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Philippine cardinal praises both sides in peace deal for 'wisdom'
Catholic News Service photo
Cardinal Orlando Quevedo of Cotabato, Philippines, poses with guests during a reception for new cardinals in Paul VI hall at the Vatican Feb. 22. Pope Francis created 19 new cardinals during a consistory earlier in the day in St. Peter's Basilica.
Catholic News Service photo
Cardinal Orlando Quevedo of Cotabato, Philippines, poses with guests during a reception for new cardinals in Paul VI hall at the Vatican Feb. 22. Pope Francis created 19 new cardinals during a consistory earlier in the day in St. Peter's Basilica.
Catholic News Service

MANILA, Philippines — The Philippines' newest cardinal was among 1,000 guests who witnessed the peace agreement between the government and the country's largest Muslim rebel group.

Cotabato Cardinal Orlando Quevedo's archdiocese in the southern island of Mindanao includes the main administrative camp for the rebels of the Moro Islamic Liberation Front. A number of ranking members of the front attended Oblate-run Notre Dame University, where the cardinal served as president. They have noted his long-standing empathy and understanding of the plight of the Muslims.

Cardinal Quevedo told reporters on the sidelines March 27 that he admired the determination of negotiators for the rebels and the government and "also their wisdom because the Bangsamoro has finally achieved their own fundamental aspiration for self-determination."

In a speech, Al Haj Murad Ebrahim, chairman of the Moro Islamic Liberation Front, called the pact "the grandest articulation of our aspirations." He said it finally restored the identity, powers and resources of all residents of Muslim-majority Mindanao, called "Bangsamoro."

"These three things, which have been ours since time immemorial, unjustly taken through colonization and occupation, are now returned to us," Murad said at the ceremony on the grounds of the presidential palace in Manila.

For nearly 40 years, the Muslim rebels fought for the right to self-determination, engaging government troops in skirmishes and forcing millions of residents to flee their homes. Approximately 120,000 people were killed.

The pact, which officials call the "Comprehensive Agreement on the Bangsamoro" creates a self-governing region in Mindanao.

The region to be called Bangsamoro -- a name coined by the rebels for all residents of Muslim-majority Mindanao, including Christians and indigenous peoples -- will have a parliamentary form of government. It will be able to generate its own revenues, collect a significant portion of royalties from natural resources in the area and form its own law enforcement, among wide-ranging powers. The central government in Manila will maintain national defense, currency and postal services.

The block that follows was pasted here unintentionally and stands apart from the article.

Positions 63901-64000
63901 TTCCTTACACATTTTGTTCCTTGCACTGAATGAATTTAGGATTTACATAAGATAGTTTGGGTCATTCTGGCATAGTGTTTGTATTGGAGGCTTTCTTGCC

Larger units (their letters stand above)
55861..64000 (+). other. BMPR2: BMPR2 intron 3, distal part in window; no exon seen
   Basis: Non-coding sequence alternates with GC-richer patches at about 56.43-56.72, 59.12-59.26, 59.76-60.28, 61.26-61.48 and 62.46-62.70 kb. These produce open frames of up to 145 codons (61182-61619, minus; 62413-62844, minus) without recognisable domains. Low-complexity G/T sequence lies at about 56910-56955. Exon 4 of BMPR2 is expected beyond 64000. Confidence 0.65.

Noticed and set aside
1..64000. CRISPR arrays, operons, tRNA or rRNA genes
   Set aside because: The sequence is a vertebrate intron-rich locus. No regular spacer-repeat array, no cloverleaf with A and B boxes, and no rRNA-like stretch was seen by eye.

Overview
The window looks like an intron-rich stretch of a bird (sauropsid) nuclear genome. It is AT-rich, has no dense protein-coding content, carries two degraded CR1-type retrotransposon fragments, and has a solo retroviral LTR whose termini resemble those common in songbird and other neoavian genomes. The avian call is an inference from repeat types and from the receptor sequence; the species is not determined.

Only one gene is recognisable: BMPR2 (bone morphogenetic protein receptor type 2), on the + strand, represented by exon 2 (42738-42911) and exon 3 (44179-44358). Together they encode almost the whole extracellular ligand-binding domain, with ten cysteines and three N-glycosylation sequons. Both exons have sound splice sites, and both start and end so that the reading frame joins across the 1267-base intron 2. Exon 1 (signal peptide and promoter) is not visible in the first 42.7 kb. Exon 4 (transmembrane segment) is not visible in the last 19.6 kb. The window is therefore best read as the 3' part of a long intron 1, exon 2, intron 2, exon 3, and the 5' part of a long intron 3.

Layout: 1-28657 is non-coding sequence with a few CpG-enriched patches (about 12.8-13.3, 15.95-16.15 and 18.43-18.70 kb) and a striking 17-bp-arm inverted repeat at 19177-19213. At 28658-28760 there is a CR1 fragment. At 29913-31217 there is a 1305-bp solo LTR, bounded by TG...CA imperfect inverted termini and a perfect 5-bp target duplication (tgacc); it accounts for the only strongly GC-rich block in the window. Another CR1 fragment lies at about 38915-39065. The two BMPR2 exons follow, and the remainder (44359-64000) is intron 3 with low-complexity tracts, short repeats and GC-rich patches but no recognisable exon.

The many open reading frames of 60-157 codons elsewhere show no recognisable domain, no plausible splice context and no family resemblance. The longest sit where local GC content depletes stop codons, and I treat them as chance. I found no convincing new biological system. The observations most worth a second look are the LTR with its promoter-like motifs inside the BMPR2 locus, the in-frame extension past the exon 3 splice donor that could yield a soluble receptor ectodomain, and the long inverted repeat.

This new region will supersede an existing autonomous region that was born out of a 1990s peace pact between the government and a smaller Muslim rebel group. That region, the Autonomous Region in Muslim Mindanao, is the poorest part of the country, and Philippine President Benigno Aquino called it a "failed experiment."

"The huge imbalance between Muslim Mindanao and the rest of the country served to breed resentment and consequently insurgency," Aquino said at the signing. "When the Bangsamoro people felt that they had no redress within the system, they then tried to address their grievances from outside of the system. We must therefore give them a significant boost up, so that they can catch up."

Officials say the economic problems that plague the region now are a long way from the Christian versus Muslim conflict that dominated the struggles in the southern Philippines during Spanish colonial times through the early part of the 20th century.

Still, Cardinal Quevedo acknowledged there was room for even better understanding on the part of Catholics in the region.

"I know that living together with Muslims, which has been part of my long life in Mindanao, is something I appreciate very much, when I used to have my Muslim students interact with me at the university," said Cardinal Quevedo. "So at the grass-roots level, in the marketplace, be friends with one another. Pray for one another. Live together in the community, and all those biases and mistrust can be somehow significantly reduced."

"Let's pray for the success of this peace agreement that promises lasting and just peace in our region of Mindanao," said Cardinal Quevedo.

In a statement, Archbishop Socrates Villegas, president of the Catholic Bishops' Conference of the Philippines, said the conference rejoiced "with our countrymen" over the signing. He urged the implementers of the agreement to pay special attention to "those who feel marginalized," including smaller rebel factions not happy with the deal, and he pushed for development in the affected region.

"The promotion of total human development is long delayed. It cannot wait further. The people of Mindanao have been suffering for decades," said Archbishop Villegas.

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